This little nightmarish fairytale arrives just in time for Halloween
“The Sandman” musical showing at Majestic Repertory Theatre is more than just a nightmarish coming of age story, it’s a gothic fairytale about children breaking all the rules to save their family.
“You think your parents know everything in the world and then you realize they were just faking it,” says Troy Heard, artistic director of Majestic Repertory Theatre. “That’s one of the things I discovered in the show that attracted me to it.”
Writers of the Tony award-winning Broadway musical “Bandstand,” Robert Taylor and Richard Oberacker, latest “darkly comic” tale draws inspiration from E.T.A.’s “The Nutcracker.” Their spooky story unfolds in an intimate 99-seated theatre running now until late November.
“The Sandman” illustrates the story of a family with a gifted German clockmaker, Albert Strauss (Steffan Scrogan) and his wife Maria Strauss (Lauren Ashlea Fraser) hiring a new nanny, Fraulein Kaeseschweiss (Annette Houlihan Verdolino) to care for their two children, Nathaniel (Alora Rivera) and Theresa (Khloe Judd). A series of strange and unnatural events unravels soon after she’s entered their “sanctuary.” What once appeared to be a happy home spirals into a deep chaos as chilling forces reveal themselves, but only the children see through the sinister game that is being played and bear the courage to save their family.
From the enchanting set to the whimsical wardrobe to the outstanding performance earning a standing ovation, this “Tim Burton movie on stage” will charm audiences from start to finish.
A Dream Cast in a Nightmare World
With a small cast featuring only seven actors, including three children, it is impressive how they effortlessly kept in sync throughout the performance. I was surprised to learn that this was the first time Alora Rivera graced the stage because of how well Rivera portrayed the precocious Nathaniel.
The nanny’s sarcastic quips sprinkled throughout the show along with her comedic timing are delivered in a fresh and fun fashion.
The three children starring in the show who take on the roles of Nathaniel, Theresa and Clara (Ashlee Grubbs) perform their characters’ emotions with depth and heart. Keep an eye out for this trio of talents because a bright future awaits them in theatre, no doubt.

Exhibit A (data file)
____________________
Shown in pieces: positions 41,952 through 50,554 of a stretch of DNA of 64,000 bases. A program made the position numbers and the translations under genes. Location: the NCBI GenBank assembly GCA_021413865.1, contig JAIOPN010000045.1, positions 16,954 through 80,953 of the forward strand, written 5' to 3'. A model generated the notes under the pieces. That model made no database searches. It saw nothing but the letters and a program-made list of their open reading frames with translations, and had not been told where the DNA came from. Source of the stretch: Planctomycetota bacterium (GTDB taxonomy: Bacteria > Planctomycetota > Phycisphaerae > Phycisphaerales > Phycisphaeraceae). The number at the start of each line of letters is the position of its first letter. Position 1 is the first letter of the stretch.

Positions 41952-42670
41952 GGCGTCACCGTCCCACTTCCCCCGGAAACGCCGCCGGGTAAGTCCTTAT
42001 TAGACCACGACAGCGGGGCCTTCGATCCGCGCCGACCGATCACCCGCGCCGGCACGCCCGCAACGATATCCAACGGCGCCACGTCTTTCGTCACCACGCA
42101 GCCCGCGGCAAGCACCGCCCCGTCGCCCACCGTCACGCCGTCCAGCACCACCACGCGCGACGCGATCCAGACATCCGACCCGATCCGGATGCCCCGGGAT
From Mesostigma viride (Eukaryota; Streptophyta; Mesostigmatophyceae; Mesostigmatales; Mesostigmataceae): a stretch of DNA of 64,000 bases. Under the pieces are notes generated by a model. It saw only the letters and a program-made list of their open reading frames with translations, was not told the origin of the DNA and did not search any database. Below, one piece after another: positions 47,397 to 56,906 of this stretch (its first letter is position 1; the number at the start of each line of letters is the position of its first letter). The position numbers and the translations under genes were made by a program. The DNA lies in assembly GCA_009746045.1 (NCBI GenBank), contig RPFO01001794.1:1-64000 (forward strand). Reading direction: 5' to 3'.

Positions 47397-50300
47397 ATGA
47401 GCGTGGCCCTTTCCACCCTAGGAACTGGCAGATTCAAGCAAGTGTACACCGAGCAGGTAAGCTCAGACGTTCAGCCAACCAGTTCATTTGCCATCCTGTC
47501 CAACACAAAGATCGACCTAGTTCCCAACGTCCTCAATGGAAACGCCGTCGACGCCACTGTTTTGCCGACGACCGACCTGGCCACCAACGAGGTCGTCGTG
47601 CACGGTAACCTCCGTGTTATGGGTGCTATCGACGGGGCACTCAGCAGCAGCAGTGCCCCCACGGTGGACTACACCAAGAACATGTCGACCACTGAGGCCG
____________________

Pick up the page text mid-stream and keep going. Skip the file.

When audiences meet Dr. Coppelius (Darren Weller), they quickly witness him owning the stage with his animated gestures and Tim Curry-esque singing voice. No one can go wrong when they channel Curry.
As for the parents, Albert Strauss and Maria Strauss, the actors bring to life two characters who deeply love their children and work hard to get everything right, yet they still fail. But that is what makes their performances so brilliant because it reveals a deeper truth. All parents fail at some point in time during raising children. This is what makes their performances go beyond just being characters, they are mirroring a reality and a horror only a parent can understand.
Not only is the acting endearing and entertaining, but all of the actors hit a high note with their powerful vocals. As a former Thespian, I know it’s not uncommon for some musicals to have actors deliver a “talky” singing style that might reveal the performer’s limited vocal range, but all of the cast belted their solos to a Danny Elfman sounding score beautifully.
Whimsical Wardrobe and Imaginative Makeup
From the nanny’s cloudlike hair to the dark Tim Burton inspired circles framing the children’s eyes, the “Alice in Wonderland” like wardrobe and imaginative makeup contribute ingeniously, breathing life into this haunting fairytale.
Each character’s costume pairs perfectly with the tone of the show and the actors that play them. Natalia Castilla, Wig & Makeup designer complements the wardrobe choices of RuBen Permel, Costume Designer. Together they truly capture the essence of Disney gone goth.
What makes this even more special is that it coordinates seamlessly with the set which also embodies that same essence. To catch all the fine details in the costumes and on the set, one would have to see the show more than once.
Secret Passageways and Spooky Special Effects
This set is not built to be stiff and stationary, it is built with secret passageways, spooky special effects and unsettling twists. Without spoiling it, let’s just say they play up the supernatural aspects in the story in a mesmerizing way.
The lighting illuminates the stage with colors reminiscent of Burton’s “Beetlejuice” at times with neon greens and vivid violets, but also drenches the set with a wondrous teal and a biting red.
“The Sandman” musical is not just a scary story meant to entertain children, it runs deeper than that with heavy underlying themes of loss, grief and family.
“There’s a lot of artifice to it, a lot of showiness to it, but there’s also this really deep level,” says Heard. “It’s for spooky kids and weary adults. Yes, there are scary moments, but life is scary.”
Snag your Majestic Repertory Theatre tickets information to plan your next night out.
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